There's nothing like seeing a book come alive, and although movies are one form, theatre plays are another. The fun part about going to a theatre is that there are actually real live actors right there in front of you, and the interaction with the audience is much more intense.
This is very much so the case when you go to The Life and Adventures of Nicholas Nickleby, performed these next few weeks at the Orlando Shakespeare Theater. You get to vote (loudly!) on the sale of muffins (and crumpets!) on the streets of foggy London, and there are lots of chases and harried escapes so that you will find all kinds of characters suddenly standing right next to you as they careen through the audience, only to exit through side doors and pop up again on stage.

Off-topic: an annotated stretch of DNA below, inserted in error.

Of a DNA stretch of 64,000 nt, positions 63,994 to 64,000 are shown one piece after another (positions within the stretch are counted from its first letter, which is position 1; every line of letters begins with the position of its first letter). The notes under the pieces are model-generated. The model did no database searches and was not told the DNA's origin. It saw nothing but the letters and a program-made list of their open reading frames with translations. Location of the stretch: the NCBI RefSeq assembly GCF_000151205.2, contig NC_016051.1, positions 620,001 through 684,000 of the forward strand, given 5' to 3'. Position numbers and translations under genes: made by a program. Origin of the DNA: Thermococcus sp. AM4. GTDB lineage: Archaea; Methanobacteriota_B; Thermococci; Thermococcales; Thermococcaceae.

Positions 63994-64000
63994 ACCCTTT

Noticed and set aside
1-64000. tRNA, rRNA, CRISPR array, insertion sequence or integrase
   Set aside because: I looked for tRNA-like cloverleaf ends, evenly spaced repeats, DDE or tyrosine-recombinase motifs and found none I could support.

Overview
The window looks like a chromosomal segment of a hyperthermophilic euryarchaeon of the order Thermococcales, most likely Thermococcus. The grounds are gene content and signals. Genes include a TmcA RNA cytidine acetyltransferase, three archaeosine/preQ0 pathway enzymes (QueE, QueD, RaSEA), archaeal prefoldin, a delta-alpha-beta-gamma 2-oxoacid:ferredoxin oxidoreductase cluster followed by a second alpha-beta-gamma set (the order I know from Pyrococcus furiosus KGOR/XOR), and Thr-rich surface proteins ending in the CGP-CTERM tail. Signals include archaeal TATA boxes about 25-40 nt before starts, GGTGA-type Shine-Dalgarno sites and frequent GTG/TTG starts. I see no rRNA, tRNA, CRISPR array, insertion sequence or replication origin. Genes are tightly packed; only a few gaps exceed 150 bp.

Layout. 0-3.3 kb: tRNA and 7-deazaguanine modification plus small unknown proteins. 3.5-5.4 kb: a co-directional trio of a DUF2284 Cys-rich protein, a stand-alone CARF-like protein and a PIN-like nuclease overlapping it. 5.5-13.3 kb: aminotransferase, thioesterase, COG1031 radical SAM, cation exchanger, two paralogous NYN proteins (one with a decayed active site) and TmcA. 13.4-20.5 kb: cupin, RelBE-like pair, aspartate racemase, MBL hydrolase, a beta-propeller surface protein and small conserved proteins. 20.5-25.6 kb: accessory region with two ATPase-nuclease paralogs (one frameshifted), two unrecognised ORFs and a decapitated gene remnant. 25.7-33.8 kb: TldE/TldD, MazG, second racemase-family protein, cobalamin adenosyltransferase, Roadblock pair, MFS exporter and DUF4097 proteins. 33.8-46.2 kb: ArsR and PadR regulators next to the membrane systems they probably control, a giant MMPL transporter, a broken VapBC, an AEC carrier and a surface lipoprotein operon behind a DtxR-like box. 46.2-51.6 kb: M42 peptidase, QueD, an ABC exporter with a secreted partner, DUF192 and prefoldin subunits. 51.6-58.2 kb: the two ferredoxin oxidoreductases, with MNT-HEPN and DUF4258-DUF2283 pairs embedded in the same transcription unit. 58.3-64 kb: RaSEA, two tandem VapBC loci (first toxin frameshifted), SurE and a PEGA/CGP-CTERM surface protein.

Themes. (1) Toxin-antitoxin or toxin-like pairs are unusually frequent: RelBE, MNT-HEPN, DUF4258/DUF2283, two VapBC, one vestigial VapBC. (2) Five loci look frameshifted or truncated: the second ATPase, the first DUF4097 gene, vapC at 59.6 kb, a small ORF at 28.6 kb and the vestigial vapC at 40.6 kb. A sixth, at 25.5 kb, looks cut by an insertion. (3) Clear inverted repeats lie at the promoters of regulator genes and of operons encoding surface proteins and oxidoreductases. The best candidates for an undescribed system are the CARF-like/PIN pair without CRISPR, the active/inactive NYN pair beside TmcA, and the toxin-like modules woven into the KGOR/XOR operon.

Charles Dickens wrote the original story in installments for a newspaper in the early 19th century, and it was so popular that he decided to publish it later in the form of a book. A very thick book. A play adaptation in 1980 was 9 hours long, and even though playwright David Edgar has condensed it even more, it is still a total of 6 and a half hours long.
So the Orlando Shakespeare Theater now presents to you, for your "theatrical experience of a lifetime" as American Theatre Magazine puts it, this very fast paced and clever adaptation by David Edgar in two rapid installments. Period costumes designed by Jack A. Smith, music by composer Philip Ingle and a close collaboration with the University of Central Florida's theater department make this a wonderful production that you can't miss.